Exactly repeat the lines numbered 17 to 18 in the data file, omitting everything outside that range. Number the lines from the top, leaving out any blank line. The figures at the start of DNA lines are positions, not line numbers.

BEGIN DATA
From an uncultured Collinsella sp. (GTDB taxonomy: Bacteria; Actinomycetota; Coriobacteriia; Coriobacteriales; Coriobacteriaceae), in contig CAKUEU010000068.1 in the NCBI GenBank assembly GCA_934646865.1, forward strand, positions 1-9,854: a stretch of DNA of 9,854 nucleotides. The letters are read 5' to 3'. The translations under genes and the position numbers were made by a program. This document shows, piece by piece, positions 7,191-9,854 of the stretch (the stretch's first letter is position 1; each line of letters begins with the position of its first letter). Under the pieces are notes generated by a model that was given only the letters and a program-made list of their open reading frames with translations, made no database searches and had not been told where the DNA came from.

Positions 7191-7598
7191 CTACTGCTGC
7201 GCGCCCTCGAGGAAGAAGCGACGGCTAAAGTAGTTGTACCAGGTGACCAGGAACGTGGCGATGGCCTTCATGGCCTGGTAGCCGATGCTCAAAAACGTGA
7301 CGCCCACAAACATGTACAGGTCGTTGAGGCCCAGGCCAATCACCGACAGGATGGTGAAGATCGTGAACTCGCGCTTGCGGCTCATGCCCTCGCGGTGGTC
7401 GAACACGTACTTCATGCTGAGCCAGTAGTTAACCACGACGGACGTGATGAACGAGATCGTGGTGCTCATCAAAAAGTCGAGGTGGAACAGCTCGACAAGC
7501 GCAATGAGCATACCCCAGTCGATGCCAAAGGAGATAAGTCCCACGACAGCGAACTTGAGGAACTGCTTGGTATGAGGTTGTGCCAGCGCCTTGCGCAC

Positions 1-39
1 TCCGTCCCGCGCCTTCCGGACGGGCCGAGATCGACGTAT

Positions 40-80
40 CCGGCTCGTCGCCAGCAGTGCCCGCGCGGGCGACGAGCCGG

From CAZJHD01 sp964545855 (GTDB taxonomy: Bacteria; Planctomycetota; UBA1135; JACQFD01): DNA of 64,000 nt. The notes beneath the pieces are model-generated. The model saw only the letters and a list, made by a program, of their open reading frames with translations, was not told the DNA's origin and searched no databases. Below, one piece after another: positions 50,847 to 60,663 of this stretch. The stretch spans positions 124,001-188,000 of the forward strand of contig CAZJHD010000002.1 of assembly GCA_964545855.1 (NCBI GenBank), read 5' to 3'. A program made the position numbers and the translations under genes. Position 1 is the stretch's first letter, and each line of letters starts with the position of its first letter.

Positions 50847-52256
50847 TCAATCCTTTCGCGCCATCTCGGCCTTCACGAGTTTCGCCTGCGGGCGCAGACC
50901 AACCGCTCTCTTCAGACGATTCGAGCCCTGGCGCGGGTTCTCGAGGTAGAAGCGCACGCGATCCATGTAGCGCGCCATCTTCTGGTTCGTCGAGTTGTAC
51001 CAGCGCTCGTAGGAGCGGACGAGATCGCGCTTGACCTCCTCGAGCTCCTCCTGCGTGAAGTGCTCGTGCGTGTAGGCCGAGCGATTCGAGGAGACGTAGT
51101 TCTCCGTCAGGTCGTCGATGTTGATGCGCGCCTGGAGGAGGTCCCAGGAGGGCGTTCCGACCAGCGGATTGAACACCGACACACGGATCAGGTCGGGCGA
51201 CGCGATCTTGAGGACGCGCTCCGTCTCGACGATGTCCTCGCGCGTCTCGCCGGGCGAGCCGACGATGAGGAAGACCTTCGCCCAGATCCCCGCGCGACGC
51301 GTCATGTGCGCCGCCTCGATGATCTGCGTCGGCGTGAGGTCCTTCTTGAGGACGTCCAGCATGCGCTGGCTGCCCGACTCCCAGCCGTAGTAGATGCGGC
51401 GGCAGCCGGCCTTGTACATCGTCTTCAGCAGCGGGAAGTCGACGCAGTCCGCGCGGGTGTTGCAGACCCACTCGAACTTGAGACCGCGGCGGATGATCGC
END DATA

51101 TCTCCGTCAGGTCGTCGATGTTGATGCGCGCCTGGAGGAGGTCCCAGGAGGGCGTTCCGACCAGCGGATTGAACACCGACACACGGATCAGGTCGGGCGA
51201 CGCGATCTTGAGGACGCGCTCCGTCTCGACGATGTCCTCGCGCGTCTCGCCGGGCGAGCCGACGATGAGGAAGACCTTCGCCCAGATCCCCGCGCGACGC